Rebels threaten to vote Major out: Tories say they will support a censure motion to prevent ratification of Maastricht in defiance of the House

HARD-CORE Tory rebels warned last night that they might vote against John Major on a Commons censure motion - and force his resignation as Prime Minister - if he threatened to defy a Social Chapter defeat in the House on Thursday.

But the Government was given an ideal excuse for delay when Lord Rees-Mogg, a Maastricht critic, won the right to mount a High Court challenge in which he will argue that the treaty legislation is defective. It could take until September, or even October, to resolve that action if it went to the House of Lords. And the Government, if it lost the action, would be forced into protracted amendment of the legislation.

The Prime Minister's office repeated there was no question of Mr Major ratifying the treaty before the courts had reached a judgment.

Meanwhile, on the Westminster front, the war of nerves escalated between Government whips and Tory dissidents, against a background of growing Opposition confidence that the Government could lose this week's Maastricht votes.

With suspicion running rampant in the Commons, it was feared that Mr Major might react badly to defeat on Thursday and say that once the courts had cleared the way for ratification, he would sign up to the treaty, without the Social Chapter, in accordance with the letter of the legislation but in defiance of the will of the House.

The rebel hard core said if Mr Major tried to do that they would consider voting with the Opposition on a censure motion. The Independent quickly identified six MPs in that diehard category; it would take only ten to bring Mr Major down.

The rebels derided the suggestion that a government defeat on a censure motion would trigger a general election. They dismissed the idea that the Queen would grant a dissolution when the Conservative Party had an overall majority of 18, and there had been an election only last year.

One of the hard core said that while he would be willing to sacrifice Mr Major, if he had to, he would not risk an election: 'The treaty is more important than Mr Major, but it is not more important than the Conservative government.'

Another rebel said that while he felt great loyalty to Mr Major, he even more strongly opposed the treaty: 'I think he would be very unwise to make it an issue of confidence in himself.'

Mr Major was most careful not even to hint at that in a lengthy BBC television interview on Sunday.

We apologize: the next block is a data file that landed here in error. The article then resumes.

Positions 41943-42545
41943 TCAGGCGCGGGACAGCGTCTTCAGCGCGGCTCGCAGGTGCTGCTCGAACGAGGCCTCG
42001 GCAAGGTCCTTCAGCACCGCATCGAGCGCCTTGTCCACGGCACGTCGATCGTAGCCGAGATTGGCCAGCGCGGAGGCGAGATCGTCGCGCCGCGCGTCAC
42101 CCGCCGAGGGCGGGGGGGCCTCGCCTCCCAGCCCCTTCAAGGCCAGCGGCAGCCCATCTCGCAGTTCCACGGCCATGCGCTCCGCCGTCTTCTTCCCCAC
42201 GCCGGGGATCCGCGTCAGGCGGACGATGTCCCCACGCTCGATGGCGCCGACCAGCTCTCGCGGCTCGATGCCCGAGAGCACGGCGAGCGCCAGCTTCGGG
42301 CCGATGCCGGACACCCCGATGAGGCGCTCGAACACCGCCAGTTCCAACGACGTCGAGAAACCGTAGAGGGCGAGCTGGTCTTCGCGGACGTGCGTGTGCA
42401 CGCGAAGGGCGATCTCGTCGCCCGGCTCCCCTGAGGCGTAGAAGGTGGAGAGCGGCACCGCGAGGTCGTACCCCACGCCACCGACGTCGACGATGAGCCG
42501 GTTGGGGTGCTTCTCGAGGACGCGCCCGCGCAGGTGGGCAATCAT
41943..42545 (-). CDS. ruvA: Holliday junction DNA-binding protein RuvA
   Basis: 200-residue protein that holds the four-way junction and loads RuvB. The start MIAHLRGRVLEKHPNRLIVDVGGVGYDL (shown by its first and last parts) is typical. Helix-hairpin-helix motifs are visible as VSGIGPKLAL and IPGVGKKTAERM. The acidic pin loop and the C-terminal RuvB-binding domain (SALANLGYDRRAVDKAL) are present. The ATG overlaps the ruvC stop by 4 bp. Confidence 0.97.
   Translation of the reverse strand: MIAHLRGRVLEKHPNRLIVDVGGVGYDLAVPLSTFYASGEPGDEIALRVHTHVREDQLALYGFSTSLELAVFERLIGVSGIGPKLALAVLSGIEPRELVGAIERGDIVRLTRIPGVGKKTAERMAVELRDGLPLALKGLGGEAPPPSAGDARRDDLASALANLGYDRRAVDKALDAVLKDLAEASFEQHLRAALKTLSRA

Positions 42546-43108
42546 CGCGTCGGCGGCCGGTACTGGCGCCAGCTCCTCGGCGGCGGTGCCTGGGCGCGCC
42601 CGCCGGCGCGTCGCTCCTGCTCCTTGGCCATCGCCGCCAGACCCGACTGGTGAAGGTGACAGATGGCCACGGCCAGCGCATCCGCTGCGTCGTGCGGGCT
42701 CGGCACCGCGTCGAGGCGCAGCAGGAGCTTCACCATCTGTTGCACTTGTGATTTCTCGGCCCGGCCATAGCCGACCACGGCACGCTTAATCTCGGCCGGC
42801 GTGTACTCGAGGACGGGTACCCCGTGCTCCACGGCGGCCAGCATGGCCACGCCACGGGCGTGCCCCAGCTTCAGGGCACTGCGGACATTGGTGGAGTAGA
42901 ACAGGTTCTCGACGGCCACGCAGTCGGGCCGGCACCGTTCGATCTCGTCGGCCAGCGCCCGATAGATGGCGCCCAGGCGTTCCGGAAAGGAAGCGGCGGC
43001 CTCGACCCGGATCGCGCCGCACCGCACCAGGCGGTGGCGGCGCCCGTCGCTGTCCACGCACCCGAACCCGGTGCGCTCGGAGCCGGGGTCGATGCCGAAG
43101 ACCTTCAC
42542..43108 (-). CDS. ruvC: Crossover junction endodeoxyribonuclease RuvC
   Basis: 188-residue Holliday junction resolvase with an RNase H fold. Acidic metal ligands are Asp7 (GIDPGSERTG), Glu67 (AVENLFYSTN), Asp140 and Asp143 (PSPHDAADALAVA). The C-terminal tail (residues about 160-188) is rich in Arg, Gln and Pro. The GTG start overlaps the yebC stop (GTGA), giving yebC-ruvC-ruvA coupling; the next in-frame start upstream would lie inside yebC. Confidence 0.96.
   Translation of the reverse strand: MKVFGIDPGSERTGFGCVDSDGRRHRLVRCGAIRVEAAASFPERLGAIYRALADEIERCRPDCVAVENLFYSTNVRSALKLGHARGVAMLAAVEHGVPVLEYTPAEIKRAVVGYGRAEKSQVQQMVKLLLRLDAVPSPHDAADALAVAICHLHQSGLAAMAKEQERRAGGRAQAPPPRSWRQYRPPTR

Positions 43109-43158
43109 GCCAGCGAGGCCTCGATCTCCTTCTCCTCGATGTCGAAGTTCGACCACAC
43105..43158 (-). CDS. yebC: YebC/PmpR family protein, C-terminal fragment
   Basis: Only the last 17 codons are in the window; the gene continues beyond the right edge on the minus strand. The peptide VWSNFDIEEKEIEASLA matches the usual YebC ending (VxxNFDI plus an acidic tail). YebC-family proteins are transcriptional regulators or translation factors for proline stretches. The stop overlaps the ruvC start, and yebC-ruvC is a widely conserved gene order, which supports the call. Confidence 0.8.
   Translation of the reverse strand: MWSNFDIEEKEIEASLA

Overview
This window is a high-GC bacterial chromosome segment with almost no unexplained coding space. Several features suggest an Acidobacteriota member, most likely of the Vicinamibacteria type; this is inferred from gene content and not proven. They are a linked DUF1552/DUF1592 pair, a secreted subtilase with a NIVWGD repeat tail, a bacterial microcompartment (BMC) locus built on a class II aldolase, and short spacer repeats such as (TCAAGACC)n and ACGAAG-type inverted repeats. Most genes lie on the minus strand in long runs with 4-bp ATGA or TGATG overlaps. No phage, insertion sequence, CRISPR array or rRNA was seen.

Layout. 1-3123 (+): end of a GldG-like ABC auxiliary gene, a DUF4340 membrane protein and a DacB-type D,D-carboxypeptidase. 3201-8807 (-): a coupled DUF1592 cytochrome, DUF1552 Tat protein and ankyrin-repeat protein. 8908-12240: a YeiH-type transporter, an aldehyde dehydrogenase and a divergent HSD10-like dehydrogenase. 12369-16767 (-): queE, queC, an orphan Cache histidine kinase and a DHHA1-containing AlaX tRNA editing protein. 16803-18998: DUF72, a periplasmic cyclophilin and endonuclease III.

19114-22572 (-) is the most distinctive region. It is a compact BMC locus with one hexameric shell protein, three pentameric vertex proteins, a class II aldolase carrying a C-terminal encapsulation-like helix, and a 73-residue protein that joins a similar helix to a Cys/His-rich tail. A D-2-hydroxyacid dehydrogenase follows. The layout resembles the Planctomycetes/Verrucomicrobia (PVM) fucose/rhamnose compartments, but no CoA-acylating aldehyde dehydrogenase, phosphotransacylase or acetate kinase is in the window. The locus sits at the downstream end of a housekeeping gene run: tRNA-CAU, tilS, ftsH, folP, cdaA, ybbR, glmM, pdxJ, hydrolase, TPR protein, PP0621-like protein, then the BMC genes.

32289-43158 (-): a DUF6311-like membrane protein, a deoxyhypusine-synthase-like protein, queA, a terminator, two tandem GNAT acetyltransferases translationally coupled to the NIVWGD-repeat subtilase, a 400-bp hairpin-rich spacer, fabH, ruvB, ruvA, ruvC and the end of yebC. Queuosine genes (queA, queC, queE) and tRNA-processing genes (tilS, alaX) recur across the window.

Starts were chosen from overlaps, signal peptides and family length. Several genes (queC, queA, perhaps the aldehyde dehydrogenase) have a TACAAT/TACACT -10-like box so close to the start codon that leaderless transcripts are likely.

As for Lord Rees-Mogg's legal challenge, the Government decided not to oppose his application for a full hearing, but said it would counter his arguments when the case came back to the High Court next Monday.

Lord Rees-Mogg says the Government has acted unconstitutionally by failing to give Parliament the chance to vote on some parts of the Maastricht agreement. Sydney Kentridge QC, for the Foreign Secretary, told the court the Government had agreed not bring the the treaty into force until the legal process was complete.

Leolin Price QC, for Lord Rees-Mogg, told Lord Justice Watkins and Mr Justice Auld that he would seek a prohibition order preventing ratification in what was 'perhaps the most important constitutional issue to be faced by the courts for 300 years'.

He said that the ratification process was 'legally and constitutionally flawed' because ministers had failed to consult Parliament over three aspects of the agreement signed at Maastricht 18 months ago. Lord Rees-Mogg, former editor of the Times and fierce critic of the Prime Minister, challenges the proposed use of the Royal Prerogative to ratify the transfer of foreign and defence policy powers to Brussels, the Social Chapter opt-out and provisions to increase the powers of the European Parliament. That attempt to 'bypass' Parliament was 'legally unsustainable', according to the peer's lawyers.

'I think we have a very strong case in law,' Lord Rees-Mogg said afterwards. 'If this were an ordinary case, our chances of success would be between 80 per cent and 90 per cent. But of course this is not an ordinary case; it is a highly important case involving the affairs of state and the courts must work within the framework of reality like everybody else.'

Leading article, page 17

Mark Lawson, page 18

Andrew Marr, page 19

(Photograph omitted)

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